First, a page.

current acquisition. The 25 percent threshold is crossed when as the 
result of an acquisition, 25 percent or more, but less than 50 
percent, of an issuer's voting securities are held and those 
securities are valued in excess of $1 billion.
* * * * *
    (j) Engaged in manufacturing. A person is ``engaged in 
manufacturing'' if it produces and derives annual sales or revenues in 
excess of $1 million from products within industries 2000-3999, as 
coded in the Standard Industrial Classification Manual (1987 edition) 
published by the Executive Office of the President, Office of 
Management and Budget.
* * * * *
    (m) The act. References to ``the act'' refer to Section 7A of the 
Clayton Act, 15 U.S.C. 18a, as added by section 201 of the Hart-Scott-
Rodino Antitrust Improvements Act of 1976, Pub. L. 94-435, 90 Stat. 
1390, and as amended by Pub. L. 106-553, 114 Stat. 2762. References to 
``Section 7A( )'' refer to subsections of Section 7A of the Clayton 
Act. References to ``this section'' refer to the section of these rules 
in which the term appears.

    3. Amend Sec. 801.2 by revising Examples 2 and 3 in paragraph (d) 
to read as follows:


Sec. 801.2  Acquiring and acquired persons.

* * * * *
    (d) * * *
    Examples: * * *
    2. In the above example, suppose the consideration for Y 
consists of $8 million worth of the voting securities of A. With 
regard to the transfer of this consideration, ``B'' is an acquiring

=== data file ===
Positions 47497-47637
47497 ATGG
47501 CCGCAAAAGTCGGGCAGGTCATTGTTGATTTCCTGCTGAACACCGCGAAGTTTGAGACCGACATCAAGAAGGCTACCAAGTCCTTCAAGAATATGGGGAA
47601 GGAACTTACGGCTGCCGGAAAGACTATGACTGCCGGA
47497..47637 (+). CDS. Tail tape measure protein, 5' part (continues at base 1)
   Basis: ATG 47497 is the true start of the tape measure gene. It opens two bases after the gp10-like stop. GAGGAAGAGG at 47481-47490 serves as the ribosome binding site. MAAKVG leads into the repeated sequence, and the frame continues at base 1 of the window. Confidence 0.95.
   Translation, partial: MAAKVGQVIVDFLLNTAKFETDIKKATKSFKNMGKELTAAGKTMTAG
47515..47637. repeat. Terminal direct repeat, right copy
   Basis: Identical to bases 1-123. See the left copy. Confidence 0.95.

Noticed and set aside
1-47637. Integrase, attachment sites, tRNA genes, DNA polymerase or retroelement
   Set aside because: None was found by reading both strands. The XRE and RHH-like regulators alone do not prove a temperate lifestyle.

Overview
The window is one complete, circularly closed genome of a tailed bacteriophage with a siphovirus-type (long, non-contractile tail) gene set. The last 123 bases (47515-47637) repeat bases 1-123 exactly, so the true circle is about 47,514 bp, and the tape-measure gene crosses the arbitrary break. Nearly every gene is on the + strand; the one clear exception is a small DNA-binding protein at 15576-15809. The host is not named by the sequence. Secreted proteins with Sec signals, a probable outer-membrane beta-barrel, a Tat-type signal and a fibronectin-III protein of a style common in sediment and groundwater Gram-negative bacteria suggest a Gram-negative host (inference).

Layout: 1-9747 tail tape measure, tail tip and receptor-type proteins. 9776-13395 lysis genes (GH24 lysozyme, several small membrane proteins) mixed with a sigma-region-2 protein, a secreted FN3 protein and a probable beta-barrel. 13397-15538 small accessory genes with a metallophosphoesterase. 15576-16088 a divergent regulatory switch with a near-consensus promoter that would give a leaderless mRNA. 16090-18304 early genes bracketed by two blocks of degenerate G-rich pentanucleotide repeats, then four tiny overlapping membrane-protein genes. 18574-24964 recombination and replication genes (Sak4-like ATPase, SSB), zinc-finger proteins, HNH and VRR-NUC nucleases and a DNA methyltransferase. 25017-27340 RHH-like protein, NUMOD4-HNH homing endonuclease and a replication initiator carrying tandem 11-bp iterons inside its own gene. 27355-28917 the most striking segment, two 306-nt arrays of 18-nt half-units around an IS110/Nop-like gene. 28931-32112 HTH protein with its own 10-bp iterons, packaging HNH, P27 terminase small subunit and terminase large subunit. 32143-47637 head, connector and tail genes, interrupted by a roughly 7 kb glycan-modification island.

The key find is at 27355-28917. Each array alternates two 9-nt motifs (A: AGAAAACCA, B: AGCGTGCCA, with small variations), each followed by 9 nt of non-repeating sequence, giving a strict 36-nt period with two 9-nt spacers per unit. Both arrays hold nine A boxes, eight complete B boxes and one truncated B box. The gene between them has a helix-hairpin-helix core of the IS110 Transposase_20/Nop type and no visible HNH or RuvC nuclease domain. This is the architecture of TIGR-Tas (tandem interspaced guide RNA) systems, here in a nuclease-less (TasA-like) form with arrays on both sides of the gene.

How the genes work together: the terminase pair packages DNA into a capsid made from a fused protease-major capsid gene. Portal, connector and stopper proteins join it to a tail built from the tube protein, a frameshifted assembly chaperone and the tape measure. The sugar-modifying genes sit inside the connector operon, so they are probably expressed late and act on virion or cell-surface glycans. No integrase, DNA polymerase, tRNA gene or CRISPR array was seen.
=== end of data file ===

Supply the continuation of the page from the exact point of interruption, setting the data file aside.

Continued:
person because it will hold voting securities it did not previously 
hold, and ``A'' is an acquired person because its voting securities 
will be held by B. Since these voting securities are worth less than 
$50 million, however, the acquisition of these securities is not 
reportable. ``A'' will therefore report as an acquiring person only 
and ``B'' as an acquired person only.
    3. In the above example, suppose that, as consideration for Y, A 
transfers to B a manufacturing plant valued at $51 million. ``B'' is 
thus an acquiring person and ``A'' an acquired person in a 
reportable acquisition of assets. ``A'' and ``B'' will each report 
as both an acquiring and an acquired person in this transaction 
because each occupies each role in a reportable acquisition.
* * * * *

    4. Amend Sec. 801.4 by revising Examples 1 and 5 in paragraph (b) 
to read as follows:


Sec. 801.4  Secondary acquisitions.

* * * * *
    (b) * * *
    Examples: 1. Assume that acquiring person ``A'' proposes to 
acquire all the voting securities of corporation B. This section 
provides that the acquisition of voting securities of issuers held